Three suicide bombers targeted the poor Shiah in the town of Balad north of Baghdad yesterday evening killing 40 people and wounding many others.
The attack took place at dusk in Balad, an agricultural town, when three cars were exploded by their drivers near a bank and beside a vegetable market. Dr Khaled al-Azawi at Balad hospital said that many of the injured suffered from serious burns and mutilated limbs.
The savage attack on Shiah Arabs is evidently aimed at provoking a backlash against the Sunni that would disrupt the peaceful take-over of government by the Shiah-Kurdish alliance. Last week over 100 Shiah were killed when a bomb exploded amid day labourers seeking work in al-Khadamiyah district in Baghdad.
There are signs of a death squad within the police killing former Baath party members and Sunni but most of sectarian murders have been against Shiah by Sunni.
Five US soldiers were killed by a roadside bomb in Ramadi, a centre of the Sunni insurgency west of Baghdad. Their deaths bring to 1,934 the number of US servicemen to have died in Iraq since the US invasion in March2003. A further 14,600 have been wounded, about half of them seriously.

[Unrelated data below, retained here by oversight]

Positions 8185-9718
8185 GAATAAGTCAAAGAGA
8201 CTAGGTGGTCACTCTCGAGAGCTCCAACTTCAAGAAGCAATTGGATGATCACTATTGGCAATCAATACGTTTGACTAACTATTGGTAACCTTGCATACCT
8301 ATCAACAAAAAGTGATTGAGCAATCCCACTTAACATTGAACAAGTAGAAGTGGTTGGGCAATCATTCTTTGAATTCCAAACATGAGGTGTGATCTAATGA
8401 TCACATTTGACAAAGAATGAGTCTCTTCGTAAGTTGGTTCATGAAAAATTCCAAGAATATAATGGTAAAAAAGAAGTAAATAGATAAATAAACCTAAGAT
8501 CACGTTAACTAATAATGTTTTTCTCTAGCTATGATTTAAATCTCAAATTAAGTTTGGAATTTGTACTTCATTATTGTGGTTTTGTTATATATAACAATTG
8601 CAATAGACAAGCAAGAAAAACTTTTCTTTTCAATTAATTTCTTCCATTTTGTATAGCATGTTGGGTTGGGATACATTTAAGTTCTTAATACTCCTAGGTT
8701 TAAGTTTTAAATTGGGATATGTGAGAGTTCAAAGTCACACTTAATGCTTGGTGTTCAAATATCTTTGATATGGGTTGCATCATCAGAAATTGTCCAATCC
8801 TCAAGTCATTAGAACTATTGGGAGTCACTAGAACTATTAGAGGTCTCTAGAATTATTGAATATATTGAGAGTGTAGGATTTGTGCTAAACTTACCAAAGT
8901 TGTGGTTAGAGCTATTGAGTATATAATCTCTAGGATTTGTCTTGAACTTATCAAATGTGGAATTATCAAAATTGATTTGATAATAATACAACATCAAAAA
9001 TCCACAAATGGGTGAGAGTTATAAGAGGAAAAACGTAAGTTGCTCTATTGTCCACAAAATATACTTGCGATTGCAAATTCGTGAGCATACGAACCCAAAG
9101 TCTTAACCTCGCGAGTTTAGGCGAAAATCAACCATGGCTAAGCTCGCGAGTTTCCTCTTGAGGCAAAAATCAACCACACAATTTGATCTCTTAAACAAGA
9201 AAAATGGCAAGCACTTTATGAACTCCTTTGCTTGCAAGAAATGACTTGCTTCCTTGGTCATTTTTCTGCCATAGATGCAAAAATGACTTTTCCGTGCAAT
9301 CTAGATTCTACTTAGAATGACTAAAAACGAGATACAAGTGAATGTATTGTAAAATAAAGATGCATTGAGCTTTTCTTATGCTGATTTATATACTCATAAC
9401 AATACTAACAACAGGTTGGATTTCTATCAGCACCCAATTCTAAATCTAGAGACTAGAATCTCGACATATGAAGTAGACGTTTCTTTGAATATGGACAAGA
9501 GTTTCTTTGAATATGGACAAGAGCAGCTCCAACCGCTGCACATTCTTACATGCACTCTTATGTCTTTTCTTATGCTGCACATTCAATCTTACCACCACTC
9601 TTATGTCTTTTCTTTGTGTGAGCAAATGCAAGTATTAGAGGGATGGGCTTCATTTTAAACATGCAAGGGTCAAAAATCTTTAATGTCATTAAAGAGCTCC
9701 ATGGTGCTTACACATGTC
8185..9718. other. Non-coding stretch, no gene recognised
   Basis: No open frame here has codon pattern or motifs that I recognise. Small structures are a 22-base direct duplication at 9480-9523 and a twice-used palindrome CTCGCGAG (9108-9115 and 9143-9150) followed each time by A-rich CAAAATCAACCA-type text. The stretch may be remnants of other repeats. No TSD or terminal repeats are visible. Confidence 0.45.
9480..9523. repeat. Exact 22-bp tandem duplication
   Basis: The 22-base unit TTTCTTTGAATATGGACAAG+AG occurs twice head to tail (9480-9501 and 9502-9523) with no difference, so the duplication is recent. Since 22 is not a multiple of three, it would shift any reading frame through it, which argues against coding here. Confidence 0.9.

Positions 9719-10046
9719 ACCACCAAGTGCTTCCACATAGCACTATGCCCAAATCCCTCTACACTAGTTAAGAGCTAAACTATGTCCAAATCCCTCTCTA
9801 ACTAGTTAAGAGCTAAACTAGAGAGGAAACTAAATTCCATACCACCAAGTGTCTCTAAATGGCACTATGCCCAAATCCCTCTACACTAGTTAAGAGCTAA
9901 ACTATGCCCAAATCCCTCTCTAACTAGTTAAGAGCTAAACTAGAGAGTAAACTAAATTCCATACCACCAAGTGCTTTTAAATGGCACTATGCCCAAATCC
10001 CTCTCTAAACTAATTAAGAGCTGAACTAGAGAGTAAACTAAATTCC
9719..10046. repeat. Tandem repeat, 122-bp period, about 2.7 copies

The Shia are being held back from retaliating by their most influential leader Grand Ayatollah Ali al-Sistani in Najaf and Muqtada al-Sadr, the cleric who leads a religious nationalist movement with a powerful militia.
Divisions between the Sunni and the Shia are likely to increase because of the referendum on the constitution that is to take place on 15 October. Al-Sadr, despite misgivings about a federal Iraq, is likely to stay neutral making it unlikely that the Sunni alone can muster the two-thirds majority of votes cast in three provinces necessary to stop the constitution becoming law.
The five million Sunni, once the dominant community, are feeling increasingly threatened and isolated. US troops yesterday raided the houses of two of their leaders including Adnan al-Dulaimi, secretary general of the Conference for Iraq's people, who said that helicopters had circled overhead. "It was as if they were attacking a castle, not the home of a normal person who advises the interim government and has called for reconciliation and renounced sectarianism," he complained. Several of his bodyguards were arrested.
The Sunni Arab leaders are also worried the the government is planning to launch military assaults against their cities such as Ramadi, Samarra and Baquba. This is being forecast by some members of the government and denied by others.Reuse content